Authors: David Cross
Copyright © 2009 by Liberal Jew-Run Media Productions, Inc.
All rights reserved. Except as permitted under the U.S. Copyright Act of 1976, no part of this publication may be reproduced,
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“We Have Got to Stop Calling People ‘Heroes,’ ” “Oh, I Forgot You Could Do That,” and “For the Love of God!” were previously
magazine and are reprinted with permission.
“Letter from the Future” originally appeared in
magazine under the title “Dear Friends, Get Me the Fuck Out of Here” and is reprinted with permission.
“Top Ten CDs to Listen to While Listening to Other CDs” is reprinted courtesy of Pitchfork Media.
Grand Central Publishing
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I couldn’t have done it without you.
HIS PREFACE WAS ORIGINALLY ONE HUNDRED AND NINE
pages long and one hundred percent unnecessary. But a contract is a contract. Especially if it’s legally binding and written
in lamb’s blood on parchment from olden times. I love to write. And, at the very same time, I hate to write. It’s kind of
a pain in the ass and really impedes my video-game playing and completion. I’ve written in several forms—e-mails, award-winning
sketches, movies, Post-it note reminders to let the baby out, award-winning gravy-soaked possum biscuit recipes, instructions
on how to use the cable remote for guests, French lessons, “The Who’s #1” in drying cement—but never a book… until now. I
like very much the idea that I’m writing a book and by extension am now a “writer,” because let’s be honest, no one considers
sketch or stand-up “writing,” even though of course it is. But writing a book, well, that puts me in the same rarified air
as Voltaire or Sue Grafton or Tim LaHaye. The bitch of it all is that writing is at complete loggerheads with my desire to
not be writing right now. There’s a good reason I’m known for having the “softest hands in showbiz,” and I am loathe to jeopardize
that title. It’s amazing what I will let myself be distracted by or pretend is suddenly important and urgently needs attending
to, merely so that I can put off, for however brief a time, the writing that needs to be done. For example, here’s a partial
list of things I’ve thought and ways in which I have dillydallied while trying to get this goddamn fucking pain in the ass
I need to get ready for Thanksgiving.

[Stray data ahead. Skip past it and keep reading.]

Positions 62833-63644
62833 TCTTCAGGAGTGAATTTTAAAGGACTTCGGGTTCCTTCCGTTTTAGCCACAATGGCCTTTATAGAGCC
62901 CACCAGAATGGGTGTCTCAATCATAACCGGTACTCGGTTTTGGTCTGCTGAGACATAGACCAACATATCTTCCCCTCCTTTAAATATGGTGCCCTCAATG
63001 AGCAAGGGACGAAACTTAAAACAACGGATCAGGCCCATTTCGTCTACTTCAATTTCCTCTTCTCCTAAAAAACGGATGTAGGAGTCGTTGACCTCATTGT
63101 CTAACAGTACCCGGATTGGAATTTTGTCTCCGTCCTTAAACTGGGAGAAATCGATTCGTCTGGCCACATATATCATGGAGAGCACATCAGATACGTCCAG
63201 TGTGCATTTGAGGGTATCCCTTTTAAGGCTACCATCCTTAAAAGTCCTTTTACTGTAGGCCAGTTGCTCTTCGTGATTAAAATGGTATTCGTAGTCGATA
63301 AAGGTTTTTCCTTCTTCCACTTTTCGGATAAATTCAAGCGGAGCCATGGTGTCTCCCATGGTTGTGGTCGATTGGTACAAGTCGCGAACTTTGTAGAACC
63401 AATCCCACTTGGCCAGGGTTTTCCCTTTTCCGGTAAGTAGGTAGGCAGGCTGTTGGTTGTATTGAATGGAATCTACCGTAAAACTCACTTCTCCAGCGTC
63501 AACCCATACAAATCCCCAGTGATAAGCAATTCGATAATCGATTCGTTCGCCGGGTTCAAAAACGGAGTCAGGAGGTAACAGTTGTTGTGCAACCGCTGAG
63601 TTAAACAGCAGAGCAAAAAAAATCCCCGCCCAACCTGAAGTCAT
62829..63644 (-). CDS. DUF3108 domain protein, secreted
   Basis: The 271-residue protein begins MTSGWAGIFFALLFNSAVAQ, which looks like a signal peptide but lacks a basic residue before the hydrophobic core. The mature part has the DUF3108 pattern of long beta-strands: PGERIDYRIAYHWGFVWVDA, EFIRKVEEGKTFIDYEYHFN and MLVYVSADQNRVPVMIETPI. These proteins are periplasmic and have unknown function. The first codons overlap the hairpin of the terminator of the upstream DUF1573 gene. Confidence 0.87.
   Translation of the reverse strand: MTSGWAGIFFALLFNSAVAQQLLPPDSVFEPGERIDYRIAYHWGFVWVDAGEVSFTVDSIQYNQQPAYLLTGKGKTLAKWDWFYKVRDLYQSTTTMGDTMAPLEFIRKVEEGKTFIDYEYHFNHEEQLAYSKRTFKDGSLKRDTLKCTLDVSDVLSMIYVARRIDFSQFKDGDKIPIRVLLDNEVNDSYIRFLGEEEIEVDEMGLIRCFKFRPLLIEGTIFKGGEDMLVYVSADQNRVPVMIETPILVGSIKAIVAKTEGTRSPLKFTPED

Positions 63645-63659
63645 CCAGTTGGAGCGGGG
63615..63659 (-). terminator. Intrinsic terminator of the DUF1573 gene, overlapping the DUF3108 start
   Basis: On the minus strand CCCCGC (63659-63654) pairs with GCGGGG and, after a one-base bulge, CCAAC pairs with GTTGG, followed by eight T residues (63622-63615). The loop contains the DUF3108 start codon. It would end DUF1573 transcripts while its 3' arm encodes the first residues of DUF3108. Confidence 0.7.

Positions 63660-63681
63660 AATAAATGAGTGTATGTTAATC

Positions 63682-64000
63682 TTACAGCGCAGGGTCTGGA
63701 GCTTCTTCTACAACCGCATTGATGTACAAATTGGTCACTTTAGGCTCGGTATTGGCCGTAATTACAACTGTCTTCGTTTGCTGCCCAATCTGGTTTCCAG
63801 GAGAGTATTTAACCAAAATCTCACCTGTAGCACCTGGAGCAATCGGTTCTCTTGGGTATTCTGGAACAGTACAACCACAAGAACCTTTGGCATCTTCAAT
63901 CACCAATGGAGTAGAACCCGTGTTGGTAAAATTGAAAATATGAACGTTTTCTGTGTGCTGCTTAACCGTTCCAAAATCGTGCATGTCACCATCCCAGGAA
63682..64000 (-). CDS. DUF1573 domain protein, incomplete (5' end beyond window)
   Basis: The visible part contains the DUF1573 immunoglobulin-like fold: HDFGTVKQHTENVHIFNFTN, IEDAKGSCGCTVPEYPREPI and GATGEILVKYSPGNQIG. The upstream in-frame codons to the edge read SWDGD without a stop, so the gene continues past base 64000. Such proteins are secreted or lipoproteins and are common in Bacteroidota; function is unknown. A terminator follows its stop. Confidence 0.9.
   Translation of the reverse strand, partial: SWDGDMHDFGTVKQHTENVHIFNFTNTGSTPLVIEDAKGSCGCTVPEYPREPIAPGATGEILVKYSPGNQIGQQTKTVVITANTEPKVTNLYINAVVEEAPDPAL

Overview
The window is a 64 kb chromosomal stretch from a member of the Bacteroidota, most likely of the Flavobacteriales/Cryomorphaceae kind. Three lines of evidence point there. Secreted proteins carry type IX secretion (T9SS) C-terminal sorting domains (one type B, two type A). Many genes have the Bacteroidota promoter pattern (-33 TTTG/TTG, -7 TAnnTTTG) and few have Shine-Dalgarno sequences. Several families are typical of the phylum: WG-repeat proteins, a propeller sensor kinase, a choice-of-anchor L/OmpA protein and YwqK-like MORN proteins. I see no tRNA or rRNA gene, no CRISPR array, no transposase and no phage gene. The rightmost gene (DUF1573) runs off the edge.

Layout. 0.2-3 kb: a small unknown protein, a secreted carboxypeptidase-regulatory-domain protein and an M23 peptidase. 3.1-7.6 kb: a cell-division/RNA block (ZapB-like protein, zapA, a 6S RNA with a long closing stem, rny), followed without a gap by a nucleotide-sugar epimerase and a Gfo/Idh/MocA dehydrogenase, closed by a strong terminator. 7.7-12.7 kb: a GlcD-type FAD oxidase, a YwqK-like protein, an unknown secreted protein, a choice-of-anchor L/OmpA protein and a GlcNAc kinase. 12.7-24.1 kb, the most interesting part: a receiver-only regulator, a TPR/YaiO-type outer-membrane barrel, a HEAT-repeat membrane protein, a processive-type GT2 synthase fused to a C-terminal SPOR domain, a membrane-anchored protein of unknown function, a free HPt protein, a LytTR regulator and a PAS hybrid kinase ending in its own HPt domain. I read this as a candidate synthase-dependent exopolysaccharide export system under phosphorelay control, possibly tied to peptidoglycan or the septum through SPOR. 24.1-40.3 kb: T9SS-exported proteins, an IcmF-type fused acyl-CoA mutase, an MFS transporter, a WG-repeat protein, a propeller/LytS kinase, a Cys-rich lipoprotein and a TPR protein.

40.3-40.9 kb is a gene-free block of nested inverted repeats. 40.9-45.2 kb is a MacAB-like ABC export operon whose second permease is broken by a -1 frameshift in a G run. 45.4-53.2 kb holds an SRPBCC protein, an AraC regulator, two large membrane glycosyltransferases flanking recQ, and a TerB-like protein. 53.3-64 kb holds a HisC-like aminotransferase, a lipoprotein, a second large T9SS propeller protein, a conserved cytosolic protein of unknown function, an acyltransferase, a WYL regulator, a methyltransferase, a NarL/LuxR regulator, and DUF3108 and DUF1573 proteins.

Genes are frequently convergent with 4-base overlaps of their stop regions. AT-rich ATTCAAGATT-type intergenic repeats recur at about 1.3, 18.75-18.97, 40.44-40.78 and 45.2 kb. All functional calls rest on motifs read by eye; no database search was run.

My eyes feel funny.
I should check out some porn for inspiration.
My dog wants to play probably, I think.
Wait… do you hear horses?
I should really see if that wine’s still good. That shit’s not gonna drink itself.
Really? St. Louis is playing Pittsburgh? Huh, I should check that out. (I don’t care about either team in whatever sport you
first thought of.)
Maybe if I jerk off I’ll be able to concentrate better. (This is then followed by an hour and a half of surfing for just the
right 42-second porn clip to jerk off to.)
I swear to God I hear horses.
I should really think about doing twenty push-ups and then eventually not doing them.
Is that painting crooked?
This place is fucking dusty!
They’ll be calling any second now, and rather than get started just to have to stop, I’ll start writing after the call.
That call took a lot out of me. I’m wiped. Naptime!
That’s not to say I don’t want the riches and rewards that come with being a fancy-panted writer (“author,” on the East Coast),
although how this book will get written is still a mystery at this point. Perhaps an as-of-yet invented computer program called
“AutoWriter” or something like that will come about. Then I can just punch in a few lines and run it through the “Pithy” program
and that will be that.
I imagine that I will be asked to attend marvelous parties where witty bon mots and cutting retorts meet each other in midair
where they joust in a gentlemen’s game to the death. In fact I am quite sure that I will be feted at the rather large Upper
West Side co-op of someone I’ve never met but who will host my literary “coming out” party. Her name will be something like
Deidra Harwick, granddaughter of Knute Harwick and heir to the Harwick fortune. (Knute Harwick invented the non-disposable
condom, look it up.) She is very generous with her time and money. Just some of the numerous charities that she works for
include Operation Hang Upside-Down for Africa, Friends United to Eradicate Blind Indians, Society for the Improvement of
Performance Enhanced Athletes, and Diamondcology, to name a few. I can only imagine (’cause it hasn’t happened yet, silly!)
what one of these soirées would be like. First there’s the invitation. I suppose it’s creative and artsy. Perhaps a gilded
canary’s head with the script written in rubies and AOL stock certificates. It is most likely hand delivered by an old Punjabi